Why Are There Protests in Iran, But Not North Korea?

By Jackson Richman

For the first time in several years, Iranians have taken to the streets over the past week to protest their regime’s lackluster economic situation, with rural protesters angry over drought conditions, and its abuse of using sanctions relief from the 2015 nuclear deal to fund anywhere but inside the country’s crumbling infrastructure and other societal aspects.

Meanwhile, North Korea, another regime with a “nuclear button” that also oppresses its people, has not seriously experienced nor dealt with protests.

What is the difference among the oppressed citizenry in both totalitarian states?

One reason is the police state in North Korea is greater than the one in Iran. “Simply put, the regime in North Korea exercises more extensive control over the social and political life of its citizens than in Iran and expressions of political dissent in North Korean society are not tolerated,” Scott Snyder, a senior fellow at the Council on Foreign Relations, told The National Discourse. “A public protest in Pyongyang will get you and your family sent to a prison camp in the countryside.”

Nicholas Eberstadt, a founding board member of the U.S. Committee on Human Rights in North Korea, expanded on Snyder’s sentiment. “The North Korean political system is so repressive that it makes the Iranian political system look like Davos,” he told the Discourse, referring to the the Swiss town where the annual World Economic Forum meeting is held.

He added that North Korea has “multiple police systems” that “constantly surveil the population.”

Eberstadt mentioned the North Korean social construct called the “songbun.” It is a caste system that determines whether a citizen can be trusted with certain duties, and which individuals get certain jobs, among other statuses.

Iran, while a clerical regime, does not have predetermined social classes.

Regarding how North Korea specifically monitors its people, American Enterprise Institute research fellow Mike Mazza said, “The state attempts to exercise strict control over the population–neighbors spy on neighbors, family spies on family.”

“Punishments for transgressions are, in some cases, applied to multiple generations of a family and are not limited to the ‘guilty’ individual,” he added. “Opportunities for protests–and more importantly, for protesters to organize and for protests to spread–are far more limited than in Iran and, also unlike Iran, can also be largely dealt with behind closed doors.”

Another explanation is the contrast in terms of being restricted to accessing information.

“North Korea has much less in the way of communication with the outside world than Iran has,” Eberstadt said. “And there really would be no opportunity for a gathering of protesters in the DPRK.”

“I think the only type of popular protest we’ve seen there since 1948 [was when there was a] currency reform about a decade ago and some of the market women were cursing out soldiers,” Eberstadt, currently a political economist at the American Enterprise Institute, added. “But that’s it.”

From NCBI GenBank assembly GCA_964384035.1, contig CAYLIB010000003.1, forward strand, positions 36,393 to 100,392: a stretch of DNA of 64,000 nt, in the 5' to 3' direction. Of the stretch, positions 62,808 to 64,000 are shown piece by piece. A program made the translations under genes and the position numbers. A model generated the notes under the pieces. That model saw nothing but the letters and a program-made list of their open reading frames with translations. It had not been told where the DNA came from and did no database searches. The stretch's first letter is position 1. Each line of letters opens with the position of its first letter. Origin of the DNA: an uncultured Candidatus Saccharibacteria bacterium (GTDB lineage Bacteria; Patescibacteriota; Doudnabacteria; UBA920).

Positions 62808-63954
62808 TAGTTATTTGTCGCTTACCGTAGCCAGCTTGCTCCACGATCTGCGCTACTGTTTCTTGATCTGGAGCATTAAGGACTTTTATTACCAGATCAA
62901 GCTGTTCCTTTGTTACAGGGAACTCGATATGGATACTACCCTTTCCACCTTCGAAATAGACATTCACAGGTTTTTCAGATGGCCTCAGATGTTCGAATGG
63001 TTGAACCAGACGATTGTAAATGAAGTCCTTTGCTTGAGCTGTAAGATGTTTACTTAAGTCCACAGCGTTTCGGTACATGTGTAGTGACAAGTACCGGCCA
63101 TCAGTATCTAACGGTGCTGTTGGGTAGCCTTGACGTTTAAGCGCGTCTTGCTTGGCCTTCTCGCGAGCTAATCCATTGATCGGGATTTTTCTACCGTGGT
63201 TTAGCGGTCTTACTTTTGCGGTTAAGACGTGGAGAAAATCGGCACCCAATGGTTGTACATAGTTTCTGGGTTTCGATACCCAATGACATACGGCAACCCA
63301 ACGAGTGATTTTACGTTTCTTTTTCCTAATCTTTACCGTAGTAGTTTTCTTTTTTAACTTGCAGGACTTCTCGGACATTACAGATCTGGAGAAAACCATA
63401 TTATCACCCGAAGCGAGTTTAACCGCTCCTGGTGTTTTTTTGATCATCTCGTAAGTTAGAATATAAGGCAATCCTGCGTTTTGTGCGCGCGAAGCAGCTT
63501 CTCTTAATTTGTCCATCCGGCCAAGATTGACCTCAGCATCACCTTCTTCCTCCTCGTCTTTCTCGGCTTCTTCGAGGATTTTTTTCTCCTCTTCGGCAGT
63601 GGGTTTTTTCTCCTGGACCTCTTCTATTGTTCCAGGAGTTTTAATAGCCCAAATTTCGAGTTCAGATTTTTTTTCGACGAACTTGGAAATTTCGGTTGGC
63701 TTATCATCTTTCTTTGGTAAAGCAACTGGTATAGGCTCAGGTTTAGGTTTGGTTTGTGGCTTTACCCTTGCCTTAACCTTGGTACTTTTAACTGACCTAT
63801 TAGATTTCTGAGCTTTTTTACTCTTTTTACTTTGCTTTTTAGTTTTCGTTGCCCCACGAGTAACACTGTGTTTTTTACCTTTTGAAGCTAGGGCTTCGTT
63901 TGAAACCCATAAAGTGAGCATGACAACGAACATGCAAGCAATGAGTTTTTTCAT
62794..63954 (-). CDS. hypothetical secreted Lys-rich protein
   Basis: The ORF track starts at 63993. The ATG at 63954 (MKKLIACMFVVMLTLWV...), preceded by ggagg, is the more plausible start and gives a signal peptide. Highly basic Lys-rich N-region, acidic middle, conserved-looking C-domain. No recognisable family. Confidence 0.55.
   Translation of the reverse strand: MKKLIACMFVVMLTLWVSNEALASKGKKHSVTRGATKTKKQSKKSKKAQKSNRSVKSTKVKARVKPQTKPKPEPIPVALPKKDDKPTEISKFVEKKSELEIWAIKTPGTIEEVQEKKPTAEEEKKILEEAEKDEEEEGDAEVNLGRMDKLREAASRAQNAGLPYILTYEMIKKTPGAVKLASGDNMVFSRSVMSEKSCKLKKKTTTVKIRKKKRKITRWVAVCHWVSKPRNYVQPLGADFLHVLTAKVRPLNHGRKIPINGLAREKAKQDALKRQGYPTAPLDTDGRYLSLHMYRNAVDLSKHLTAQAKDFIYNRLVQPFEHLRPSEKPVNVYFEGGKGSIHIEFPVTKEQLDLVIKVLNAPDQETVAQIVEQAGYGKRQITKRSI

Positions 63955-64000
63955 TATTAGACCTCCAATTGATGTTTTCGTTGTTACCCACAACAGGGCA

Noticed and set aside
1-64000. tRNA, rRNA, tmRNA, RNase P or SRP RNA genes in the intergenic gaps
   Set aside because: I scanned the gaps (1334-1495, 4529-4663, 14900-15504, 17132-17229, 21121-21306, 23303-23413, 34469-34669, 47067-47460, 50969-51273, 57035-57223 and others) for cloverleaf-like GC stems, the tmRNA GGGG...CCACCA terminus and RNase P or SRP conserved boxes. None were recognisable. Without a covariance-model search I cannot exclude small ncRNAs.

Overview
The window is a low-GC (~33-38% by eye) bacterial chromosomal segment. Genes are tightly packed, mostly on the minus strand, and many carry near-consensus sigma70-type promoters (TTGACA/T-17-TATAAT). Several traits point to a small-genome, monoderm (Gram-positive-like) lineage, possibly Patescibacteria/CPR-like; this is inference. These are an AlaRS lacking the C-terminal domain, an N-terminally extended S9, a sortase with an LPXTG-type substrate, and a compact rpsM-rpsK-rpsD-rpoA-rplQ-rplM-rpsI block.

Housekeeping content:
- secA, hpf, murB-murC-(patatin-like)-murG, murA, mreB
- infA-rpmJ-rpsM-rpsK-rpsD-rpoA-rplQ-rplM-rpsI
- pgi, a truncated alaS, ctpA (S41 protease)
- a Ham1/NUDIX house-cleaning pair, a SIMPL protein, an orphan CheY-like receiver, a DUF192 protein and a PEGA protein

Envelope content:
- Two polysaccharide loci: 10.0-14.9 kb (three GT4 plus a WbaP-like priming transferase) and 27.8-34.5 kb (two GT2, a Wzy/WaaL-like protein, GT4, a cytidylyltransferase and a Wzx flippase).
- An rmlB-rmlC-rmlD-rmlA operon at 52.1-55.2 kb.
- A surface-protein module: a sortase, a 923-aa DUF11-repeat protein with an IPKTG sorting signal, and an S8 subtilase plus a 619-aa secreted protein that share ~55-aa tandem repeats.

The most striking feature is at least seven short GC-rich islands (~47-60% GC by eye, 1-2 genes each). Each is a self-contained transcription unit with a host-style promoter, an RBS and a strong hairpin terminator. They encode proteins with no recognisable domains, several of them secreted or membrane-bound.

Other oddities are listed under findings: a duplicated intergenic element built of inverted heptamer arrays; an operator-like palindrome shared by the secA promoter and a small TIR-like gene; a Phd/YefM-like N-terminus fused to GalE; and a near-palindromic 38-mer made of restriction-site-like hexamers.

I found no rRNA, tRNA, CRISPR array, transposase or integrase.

Similar to the 2010 Arab Spring, social media has played a crucial role in the Iranian protests. On Tuesday, despite banning access to Twitter and Facebook since 2009, Iranian authorities further restricted access to other sites like Instagram and Telegram, a widely-used online messaging platform in the regime.

In North Korea, social media is almost nonexistent. “The only authorized presence on Twitter that I’m aware of for DPRK is a couple of different government authorities and spokespersons,” Eberstadt said.

“There is no civil society in North Korea,” he added. “There is a certain amount of a private enterprise” there, but it is nowhere near to what Iran has.

Eberstadt continued, “I make that comparison advisedly because Iran is not exactly what we call an open society.”

Eberstadt remarked that North Korea is the “closest approximation of totalitarianism operating on the planet today. It’s got Iran beat in any number of categories,” like intellectual expression and private discussion “by a long shot.”

Overall, as long as a state is a bit open, there is a glimmer of hope. “The more communication, the more information,” Eberstadt said. “The more contact with the outside world, the better.”

While there may be a bit of access to a web of information in Iran, North Korea has cut itself off from the rest of the world. To open communication in the hermit kingdom world be “easier said than done because the regime in Pyongyang has figured out that one as well,” in giving its citizens no access to the outside.

About Jackson Richman 150 Articles
Jackson Richman is an editor at The National Discourse. His work has also been featured in The Weekly Standard, The Daily Caller, The Washington Examiner, Tablet, The Daily Signal, The College Fix, The Huffington Post, The Forward, and other outlets. He has interviewed prominent personalities such as, but not limited to, Pulitzer Prize winners Thomas Friedman and Charles Krauthammer, Fox News contributor Tucker Carlson, former State Department adviser David Makovsky, prominent American rabbi Shmuley Boteach, Iowa representative Steve King, FCC chairman Ajit Pai, Nebraska senator Ben Sasse, comedian Adam Carolla, University of Chicago president Robert Zimmer, and British historian and intellectual Niall Ferguson.